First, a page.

In 1993, when music was sold in retail stores, it may have been informative to ask about preference across a handful of music genre. Today, now that the consumer has seized control and the music industry has responded, the market has exploded into more than a thousand different fragmented pairings of artists and their audiences. Grant McCracken, the cultural anthropologist, refers to such proliferation as speciation and the resulting commotion as plenitude. As with movies, genre become microgenre forcing recommender systems to deal with more choices and narrower segments.
This mapping from the website Every Noise at Once is constantly changing. As the website explains, there is a generating algorithm with some additional adjustments in order to make it all readable, and it all seems to work as an enjoyable learning interface. One clicks on the label to play a music sample. Then, you can continue to a list of artists associated with the category and hear additional samples from each artist. Although the map seems to have interpretable dimensions and reflects similarity among the microgenre, it does not appear to be a statistical model in its present form.
At any given point in time, we are stepping into a dynamic process of artists searching for differentiation and social media seeking to create new communities who share at least some common preferences. Word of mouth is most effective when consumers expect new entries and when spreading the word is its own reward. It is no longer enough for a brand to have a good story if customers do not enjoy telling that story to others. Clearly, this process is common to all product categories even if they span a much smaller scale. Thus, we are looking for a scalable statistical model that captures the dynamics through which buyers and sellers come to a common understanding.
Borrowing a form of matrix factorization from recommender systems, I have argued in previous posts for implementing this kind of joint clustering of the rows and columns of a data matrix as a replacement for traditional forms of market segmentation. We can try it with a music preference dataset from the R package prefmod. Since I intend to compare my finding with another analysis of the same 1993 music preference data using the new R package RCA and reported in the American Journal of Sociology, we will begin by duplicating the few data modifications that were made in that paper (see the R code at the end of this post).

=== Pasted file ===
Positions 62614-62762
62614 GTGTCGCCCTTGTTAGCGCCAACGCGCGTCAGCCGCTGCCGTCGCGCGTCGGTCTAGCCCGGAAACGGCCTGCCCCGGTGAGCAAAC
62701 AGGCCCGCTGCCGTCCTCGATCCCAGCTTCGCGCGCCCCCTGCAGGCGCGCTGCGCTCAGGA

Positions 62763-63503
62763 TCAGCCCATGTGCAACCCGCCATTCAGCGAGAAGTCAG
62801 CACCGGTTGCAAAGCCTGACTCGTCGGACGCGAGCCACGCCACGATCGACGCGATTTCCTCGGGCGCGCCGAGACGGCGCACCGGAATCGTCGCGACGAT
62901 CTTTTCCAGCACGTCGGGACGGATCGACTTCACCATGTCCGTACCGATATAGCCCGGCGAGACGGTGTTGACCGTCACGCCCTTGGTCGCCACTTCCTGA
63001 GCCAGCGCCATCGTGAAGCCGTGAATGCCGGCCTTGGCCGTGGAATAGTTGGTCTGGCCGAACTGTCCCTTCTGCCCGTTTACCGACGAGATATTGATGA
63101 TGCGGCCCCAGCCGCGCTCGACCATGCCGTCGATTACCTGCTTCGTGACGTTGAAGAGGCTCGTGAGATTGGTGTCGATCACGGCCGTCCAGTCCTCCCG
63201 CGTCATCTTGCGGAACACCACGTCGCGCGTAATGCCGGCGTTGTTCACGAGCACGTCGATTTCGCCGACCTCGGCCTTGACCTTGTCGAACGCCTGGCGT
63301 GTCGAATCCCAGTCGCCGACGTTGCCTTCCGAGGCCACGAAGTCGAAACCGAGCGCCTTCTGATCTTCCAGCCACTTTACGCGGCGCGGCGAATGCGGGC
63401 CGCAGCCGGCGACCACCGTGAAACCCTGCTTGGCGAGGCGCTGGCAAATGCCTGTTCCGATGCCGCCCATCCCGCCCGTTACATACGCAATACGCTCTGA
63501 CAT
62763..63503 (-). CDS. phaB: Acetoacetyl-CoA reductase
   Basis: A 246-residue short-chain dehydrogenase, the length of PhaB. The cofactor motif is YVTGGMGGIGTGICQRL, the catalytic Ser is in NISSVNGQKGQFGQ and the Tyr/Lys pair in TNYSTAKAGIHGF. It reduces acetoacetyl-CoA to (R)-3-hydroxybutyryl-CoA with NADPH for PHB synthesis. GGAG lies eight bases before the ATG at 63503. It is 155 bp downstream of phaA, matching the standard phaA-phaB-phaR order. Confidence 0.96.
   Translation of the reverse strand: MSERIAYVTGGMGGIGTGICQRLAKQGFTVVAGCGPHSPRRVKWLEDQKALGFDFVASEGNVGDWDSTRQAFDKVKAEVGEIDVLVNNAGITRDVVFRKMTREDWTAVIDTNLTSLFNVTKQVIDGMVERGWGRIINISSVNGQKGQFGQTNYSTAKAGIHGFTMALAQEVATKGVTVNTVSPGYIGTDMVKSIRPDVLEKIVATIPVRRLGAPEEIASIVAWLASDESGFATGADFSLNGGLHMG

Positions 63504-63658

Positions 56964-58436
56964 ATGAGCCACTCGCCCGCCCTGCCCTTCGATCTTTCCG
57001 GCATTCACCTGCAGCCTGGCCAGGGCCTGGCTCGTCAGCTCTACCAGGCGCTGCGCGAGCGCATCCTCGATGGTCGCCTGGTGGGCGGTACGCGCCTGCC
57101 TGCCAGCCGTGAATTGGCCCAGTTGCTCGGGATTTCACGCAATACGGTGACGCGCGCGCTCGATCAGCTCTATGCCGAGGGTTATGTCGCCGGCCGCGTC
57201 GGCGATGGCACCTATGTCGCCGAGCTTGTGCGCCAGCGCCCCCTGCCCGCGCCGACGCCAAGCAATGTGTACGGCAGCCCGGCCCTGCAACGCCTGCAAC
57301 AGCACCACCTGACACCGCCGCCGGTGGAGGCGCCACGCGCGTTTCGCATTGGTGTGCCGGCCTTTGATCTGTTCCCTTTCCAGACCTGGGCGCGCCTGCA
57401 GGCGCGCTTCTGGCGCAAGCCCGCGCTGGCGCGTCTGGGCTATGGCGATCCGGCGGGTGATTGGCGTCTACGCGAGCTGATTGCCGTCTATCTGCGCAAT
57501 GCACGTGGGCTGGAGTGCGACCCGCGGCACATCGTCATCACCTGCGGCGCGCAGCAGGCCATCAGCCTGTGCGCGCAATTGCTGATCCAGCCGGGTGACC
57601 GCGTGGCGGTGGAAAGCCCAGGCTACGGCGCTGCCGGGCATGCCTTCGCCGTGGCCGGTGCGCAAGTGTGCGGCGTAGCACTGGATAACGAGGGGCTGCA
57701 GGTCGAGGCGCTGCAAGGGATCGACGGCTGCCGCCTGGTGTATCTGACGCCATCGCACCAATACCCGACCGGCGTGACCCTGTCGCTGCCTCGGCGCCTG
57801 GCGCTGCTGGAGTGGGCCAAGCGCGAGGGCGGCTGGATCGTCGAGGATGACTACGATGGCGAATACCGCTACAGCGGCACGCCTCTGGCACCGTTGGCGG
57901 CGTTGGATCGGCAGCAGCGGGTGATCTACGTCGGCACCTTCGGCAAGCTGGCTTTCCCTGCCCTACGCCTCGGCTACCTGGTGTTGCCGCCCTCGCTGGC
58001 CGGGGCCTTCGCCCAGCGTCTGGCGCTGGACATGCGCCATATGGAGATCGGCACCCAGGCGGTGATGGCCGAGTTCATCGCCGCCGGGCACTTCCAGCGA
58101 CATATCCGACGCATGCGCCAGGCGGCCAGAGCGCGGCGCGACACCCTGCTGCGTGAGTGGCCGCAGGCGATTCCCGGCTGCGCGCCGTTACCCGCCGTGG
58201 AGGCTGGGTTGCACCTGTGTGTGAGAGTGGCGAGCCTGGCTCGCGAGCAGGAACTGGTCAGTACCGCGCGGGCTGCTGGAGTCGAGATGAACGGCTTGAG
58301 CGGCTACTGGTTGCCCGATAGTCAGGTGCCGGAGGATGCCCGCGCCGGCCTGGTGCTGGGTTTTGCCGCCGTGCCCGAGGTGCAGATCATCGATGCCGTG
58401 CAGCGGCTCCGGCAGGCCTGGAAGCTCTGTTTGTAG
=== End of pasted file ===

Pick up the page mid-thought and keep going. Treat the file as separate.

In previous attempts to account for music preferences, psychologists have focused on the individual and turned to personality theory for an explanation. For the sociologist, there is always the social network. As marketing researchers, we will add the invisible hand of the market. What is available? How do consumers learn about the product category and obtain recommendations? Where is it purchased? When and where is it consumed? Are others involved (public vs private consumption)?
The Internet opens new purchase pathways, encourages new entities, increases choice and transfers control to the consumer. The resulting postmodern market with its plenitude of products, services, and features cannot be contained within a handful of segments. Speciation and micro-segmentation demand a model that reflects the joint evolution where new products and features are introduced to meet the needs of specific audiences and consumers organize their attention around those microgenre. Nonnegative matrix factorization (NMF) represents this process with a single set of latent variables describing both the rows and the columns at the same time.
After attaching the music dataset, NMF will produce a cluster heatmap summarizing the “loadings” of the 17 music genre (columns below) on the five latent features (rows below): Blues/Jazz, Heavy Metal/Rap, Country/Bluegrass, Opera/Classical, and Rock. The dendrogram at the top displays the results of a hierarchical clustering. Although there are five latent features, we could use the dendrogram to extract more than five music genre clusters. For example, Big Band and Folk music seem to be grouped together, possibly as a link from classical to country. In addition, Gospel may play a unique role linking country and Blues/Jazz. Whatever we observe in the columns will need to be verified by examining the rows. That is, one might expect to find a segment drawn to country and jazz/blues who also like gospel.